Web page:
Europe should not help dictators spy on their own citizens
EU export controls should be extended to cyber-surveillance tools to avoid human rights violations, MEPs said in a vote on Wednesday.
> Exports of cyber-surveillance tools need to be authorised
> Civilians and human rights defenders should be protected
> Parliament ready for talks with EU ministers
This now sets Parliament’s position for negotiations with EU ministers.
The EU is currently updating its rules on the export control of dual-use items to keep up with new technologies and to prevent authoritarian regimes from spying on their own citizens with the help of European products.
Goods and technologies designed for use in peaceful, civilian circumstances, but that can also be used to build weapons of mass destruction or in terrorist attacks, are already under an
EU export control regime. The new rules would add certain cyber-surveillance tools to the list of items that need to be approved by national authorities before being exported. These include devices for intercepting mobile phones, hacking computers, circumventing passwords or identifying internet users, as such dual-use items are widely used to suppress civilians, political opposition and activists around the world.
MEPs want to protect human rights more robustly and create a system that can rapidly deal with new technologies.
Their key suggestions include:
> protecting the right to privacy, data and freedom of assembly more thoroughly, by adding clear-cut criteria and definitions to the law,
> exporters of products not listed in the new law, but which could be used for human-rights violations, have to make sure that their goods will not fall into the wrong hands, by following OECD-based ‘due-diligence’ guidelines.
> the EU Commission must publish a handbook before the entry into force of the new rules, so that EU businesses know what they can and cannot do,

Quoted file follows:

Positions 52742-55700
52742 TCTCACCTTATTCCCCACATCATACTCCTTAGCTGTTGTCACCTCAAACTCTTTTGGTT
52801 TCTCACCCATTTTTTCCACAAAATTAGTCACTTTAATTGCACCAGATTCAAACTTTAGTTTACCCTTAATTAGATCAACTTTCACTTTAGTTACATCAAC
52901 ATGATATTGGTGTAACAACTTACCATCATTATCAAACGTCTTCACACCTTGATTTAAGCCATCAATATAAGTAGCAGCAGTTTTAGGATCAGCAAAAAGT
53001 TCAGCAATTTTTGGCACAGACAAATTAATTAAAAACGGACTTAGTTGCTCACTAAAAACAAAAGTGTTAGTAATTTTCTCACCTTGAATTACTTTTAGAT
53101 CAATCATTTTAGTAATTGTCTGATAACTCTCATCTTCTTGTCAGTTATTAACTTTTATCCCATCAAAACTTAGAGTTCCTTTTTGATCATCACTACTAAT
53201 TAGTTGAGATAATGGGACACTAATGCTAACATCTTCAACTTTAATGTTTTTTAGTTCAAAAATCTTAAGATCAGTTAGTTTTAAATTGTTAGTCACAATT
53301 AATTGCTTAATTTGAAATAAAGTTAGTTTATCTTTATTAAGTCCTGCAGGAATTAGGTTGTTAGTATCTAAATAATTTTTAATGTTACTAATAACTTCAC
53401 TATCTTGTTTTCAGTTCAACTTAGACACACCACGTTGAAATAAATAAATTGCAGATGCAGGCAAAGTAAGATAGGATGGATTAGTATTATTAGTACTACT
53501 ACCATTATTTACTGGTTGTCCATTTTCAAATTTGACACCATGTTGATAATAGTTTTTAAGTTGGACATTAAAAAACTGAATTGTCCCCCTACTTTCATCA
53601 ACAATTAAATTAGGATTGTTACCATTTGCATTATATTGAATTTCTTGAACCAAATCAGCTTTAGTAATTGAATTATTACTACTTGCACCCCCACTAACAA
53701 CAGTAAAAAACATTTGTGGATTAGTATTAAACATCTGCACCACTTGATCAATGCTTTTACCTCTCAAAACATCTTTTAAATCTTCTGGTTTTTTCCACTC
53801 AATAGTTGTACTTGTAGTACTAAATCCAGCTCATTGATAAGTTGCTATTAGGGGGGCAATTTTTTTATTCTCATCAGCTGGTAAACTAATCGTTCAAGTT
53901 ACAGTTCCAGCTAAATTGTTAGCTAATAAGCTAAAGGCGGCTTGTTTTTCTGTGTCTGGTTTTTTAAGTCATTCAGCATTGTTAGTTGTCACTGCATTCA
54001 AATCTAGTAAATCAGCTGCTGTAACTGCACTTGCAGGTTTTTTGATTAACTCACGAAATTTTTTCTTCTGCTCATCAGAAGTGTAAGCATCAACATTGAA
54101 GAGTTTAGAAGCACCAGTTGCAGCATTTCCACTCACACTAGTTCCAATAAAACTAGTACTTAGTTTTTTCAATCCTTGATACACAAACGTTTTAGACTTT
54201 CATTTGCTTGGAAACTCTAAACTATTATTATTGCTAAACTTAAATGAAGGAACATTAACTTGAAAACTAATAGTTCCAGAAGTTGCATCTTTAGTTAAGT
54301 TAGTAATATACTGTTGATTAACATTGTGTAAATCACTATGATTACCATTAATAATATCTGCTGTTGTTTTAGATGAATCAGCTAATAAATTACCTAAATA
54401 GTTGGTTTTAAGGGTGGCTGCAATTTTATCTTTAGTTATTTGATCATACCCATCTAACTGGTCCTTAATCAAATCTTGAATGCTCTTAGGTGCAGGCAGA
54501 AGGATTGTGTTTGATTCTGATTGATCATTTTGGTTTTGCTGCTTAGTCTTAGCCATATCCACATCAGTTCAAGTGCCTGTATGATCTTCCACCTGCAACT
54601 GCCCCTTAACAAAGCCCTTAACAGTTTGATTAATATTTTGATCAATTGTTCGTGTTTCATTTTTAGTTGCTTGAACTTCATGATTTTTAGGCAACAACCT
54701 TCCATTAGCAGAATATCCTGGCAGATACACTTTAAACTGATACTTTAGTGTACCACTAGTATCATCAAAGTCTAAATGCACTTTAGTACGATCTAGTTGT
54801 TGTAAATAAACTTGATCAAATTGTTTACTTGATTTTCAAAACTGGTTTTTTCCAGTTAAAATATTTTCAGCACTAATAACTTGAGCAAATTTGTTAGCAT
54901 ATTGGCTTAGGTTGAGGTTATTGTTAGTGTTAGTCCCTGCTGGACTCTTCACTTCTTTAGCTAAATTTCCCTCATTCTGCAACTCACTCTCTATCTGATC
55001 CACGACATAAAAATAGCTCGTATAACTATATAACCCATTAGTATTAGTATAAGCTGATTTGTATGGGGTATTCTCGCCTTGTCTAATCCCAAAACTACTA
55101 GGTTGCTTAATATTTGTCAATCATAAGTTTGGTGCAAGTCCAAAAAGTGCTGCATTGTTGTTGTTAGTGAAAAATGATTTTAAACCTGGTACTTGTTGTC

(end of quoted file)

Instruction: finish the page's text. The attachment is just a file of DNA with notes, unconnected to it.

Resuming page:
> new risks and technologies have to be swiftly included in the law,
> creating a level playing field among member states, by, for example, introducing similar penalties for non-compliance, along with greater transparency of national authorities’ export control decisions, and
removing encryption technologies from the list of cyber-surveillance products, as these are vital for the self-defence of human rights defenders.
The new rules were backed by 571 votes to 29, with 29 abstentions.
Parliament’s rapporteur Klaus Buchner (Greens/EFA, DE) said: “Dictators spy on their citizens using EU cyber-surveillance. This must stop. The EU cannot contribute to the suffering of courageous activists, who often risk their lives for freedom and democracy. Trade should promote security, stability and human rights in the world. We are determined to close dangerous gaps in the export control of dual-use goods and call on member states to follow suit.”
MEPs have now set the Parliament’s negotiating position. Talks can start as soon as EU member states have agreed on their own negotiating position.
Goods and technologies that can be used in peaceful civilian circumstances can also be used for building weapons of mass destruction, in terrorist attacks or to facilitate human rights violations. These include a broad range of products, from chemicals, toxins, electronic equipment, lasers and navigation technology, to nuclear power technology, robotics and software. The current system dates back to 2009; exports are inspected and authorised by national authorities. During the “Arab Spring”, there was evidence that European technology was used by authoritarian regimes to oppress activists. The European Parliament, the Council and the Commission issued a joint statement in 2014 to review the export control system, and the European Parliament has also adopted resolutions calling for targeted changes.